SQM Research said weekly asking rents in the ACT to 12 January was $633 for houses, about 2 per cent down on the previous month, but steady over the year, and second only to Sydney.

Units were $465, again only second to Sydney, and slightly up on the previous month but slightly down on the year.

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Is anyone amazed that Canberra rents keep skyrocketing when the Labor/Greens Government keep introducing new policies or increased charges to tax landlords or restrict landlords when renting out their properties.

There’s thousands of new high storey apartments on the market for landlords or new homeowners, but why buy them if their value isn’t likely to increase, if the build quality is poor or if a large chunk of the weekly rent is only covering rates, land tax and strata costs.

We have a 3 year old Northbourne one beddie that pays $11,750 in those charges. Add in other fees and charges and even with interest rates at 3% we still lose plenty of money a year on a unit that’s probably worth $30k less than what we bought it for.

We can’t increase rent above CPI and don’t want to kick out the tenants either.

Why do renters feel as entitled as if they own the place? They don’t someone else does. Live with it or buy your own place and stop complaining.

Unintended? These consequences were entirely predictable, just see the comments attached to articles from that time. You’d have to be willfully blind to claim the consequences as unintended.

Who would have thought there would be a direct correlation between extra ACT Government property charges through annual rates and land tax and the actual rents people pay.

The high rents for properties in the ACT are directly linked to the ACT Governments housing policy, land policy and tax changes.

The Federal Government buffoons haven’t touched housing policy so we can’t blame them this time.

petunia petal8:14 pm 21 Jan 20

The reason people don’t buy apartments is the debacle with shoddy built apartments most notably in Sydney but happening in Canberra also. Instead of ensuring regulation and proper controls and penalties, these are the nonsense factors confected by a lobby group.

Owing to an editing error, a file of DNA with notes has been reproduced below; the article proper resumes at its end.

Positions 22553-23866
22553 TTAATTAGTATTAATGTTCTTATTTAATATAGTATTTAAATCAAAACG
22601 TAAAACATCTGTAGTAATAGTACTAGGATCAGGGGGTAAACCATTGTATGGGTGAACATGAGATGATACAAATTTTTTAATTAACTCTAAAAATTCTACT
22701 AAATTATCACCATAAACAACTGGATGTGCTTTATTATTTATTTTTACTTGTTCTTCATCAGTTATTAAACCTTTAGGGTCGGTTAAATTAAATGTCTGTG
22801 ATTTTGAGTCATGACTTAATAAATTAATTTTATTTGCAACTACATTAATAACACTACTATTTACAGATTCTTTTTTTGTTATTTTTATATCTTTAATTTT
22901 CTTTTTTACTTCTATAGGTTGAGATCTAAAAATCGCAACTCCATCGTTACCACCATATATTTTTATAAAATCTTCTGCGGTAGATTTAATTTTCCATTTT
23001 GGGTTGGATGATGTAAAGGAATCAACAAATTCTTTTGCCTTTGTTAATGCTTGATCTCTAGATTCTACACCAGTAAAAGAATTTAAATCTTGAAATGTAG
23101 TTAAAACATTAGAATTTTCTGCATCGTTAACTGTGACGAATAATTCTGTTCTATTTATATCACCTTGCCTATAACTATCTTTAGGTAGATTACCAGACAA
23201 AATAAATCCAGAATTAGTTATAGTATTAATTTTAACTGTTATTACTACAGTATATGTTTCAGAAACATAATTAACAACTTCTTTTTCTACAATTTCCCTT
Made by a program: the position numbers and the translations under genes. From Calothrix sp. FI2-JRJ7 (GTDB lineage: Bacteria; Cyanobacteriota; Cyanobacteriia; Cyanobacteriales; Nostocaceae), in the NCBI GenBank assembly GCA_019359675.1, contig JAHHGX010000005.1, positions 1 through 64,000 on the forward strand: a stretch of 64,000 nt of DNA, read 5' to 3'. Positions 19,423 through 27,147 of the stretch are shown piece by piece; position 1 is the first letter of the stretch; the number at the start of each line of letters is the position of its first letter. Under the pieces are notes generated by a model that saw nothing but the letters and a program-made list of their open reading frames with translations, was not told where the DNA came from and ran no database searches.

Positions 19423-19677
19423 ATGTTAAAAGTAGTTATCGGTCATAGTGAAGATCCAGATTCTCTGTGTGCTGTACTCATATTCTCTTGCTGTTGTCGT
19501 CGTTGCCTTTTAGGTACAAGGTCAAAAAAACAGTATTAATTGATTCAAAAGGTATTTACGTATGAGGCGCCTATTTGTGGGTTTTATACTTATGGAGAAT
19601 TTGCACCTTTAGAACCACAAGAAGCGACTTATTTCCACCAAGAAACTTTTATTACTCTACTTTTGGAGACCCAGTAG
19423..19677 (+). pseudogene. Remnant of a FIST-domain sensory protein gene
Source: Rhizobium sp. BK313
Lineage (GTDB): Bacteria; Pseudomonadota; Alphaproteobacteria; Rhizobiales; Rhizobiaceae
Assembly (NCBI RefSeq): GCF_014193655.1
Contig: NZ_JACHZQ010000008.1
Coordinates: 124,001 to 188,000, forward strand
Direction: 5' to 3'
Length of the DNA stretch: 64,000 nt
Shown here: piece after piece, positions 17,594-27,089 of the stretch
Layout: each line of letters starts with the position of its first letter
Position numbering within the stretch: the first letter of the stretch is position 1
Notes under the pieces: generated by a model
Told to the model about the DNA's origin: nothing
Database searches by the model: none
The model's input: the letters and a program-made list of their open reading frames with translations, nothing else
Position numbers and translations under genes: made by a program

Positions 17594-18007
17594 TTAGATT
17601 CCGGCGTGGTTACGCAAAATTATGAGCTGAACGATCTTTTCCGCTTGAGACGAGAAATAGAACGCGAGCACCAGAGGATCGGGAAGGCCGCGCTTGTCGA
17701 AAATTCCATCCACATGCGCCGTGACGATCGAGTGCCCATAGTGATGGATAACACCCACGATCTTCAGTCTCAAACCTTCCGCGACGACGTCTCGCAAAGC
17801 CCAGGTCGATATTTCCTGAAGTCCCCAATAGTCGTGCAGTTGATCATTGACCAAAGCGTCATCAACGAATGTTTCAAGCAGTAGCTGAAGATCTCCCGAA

HiddenDragon8:16 pm 20 Jan 20

“Ms Gill said the legislation, which also made it easier for tenants to keep pets, and increasing strata fees, rates and taxes had created a lot of angst for investors in the market and they were looking at other investment options.”

The ACT Government presumably has no intention, whatsoever, of changing any of its policies which have an impact on rents, so a Royal Commission into strata fees may well be the way to go…..

devils_advocate10:22 am 20 Jan 20

Can confirm.
Increases in rates, land tax, restrictions in rent escalation and pet clauses as well as increases development charges have significantly increased my costs as a landlord. Can imagine it’s worse for people with apartments or unit titled properties.
Only thing holding prices in check at the moment is the low interest rates but that party can’t last forever.
Only option is to pass the costs in to the tenants (and yes, the market will enable landlords to do this)

“Increases in rates, land tax, restrictions in rent escalation and pet clauses”

First two of course, but just how do the other two ‘Increase your costs as a landlord’…… talk about drawing a long bow.

They may reduce incentives to want to invest, but they don’t automatically ‘increase your costs’ as a landlord.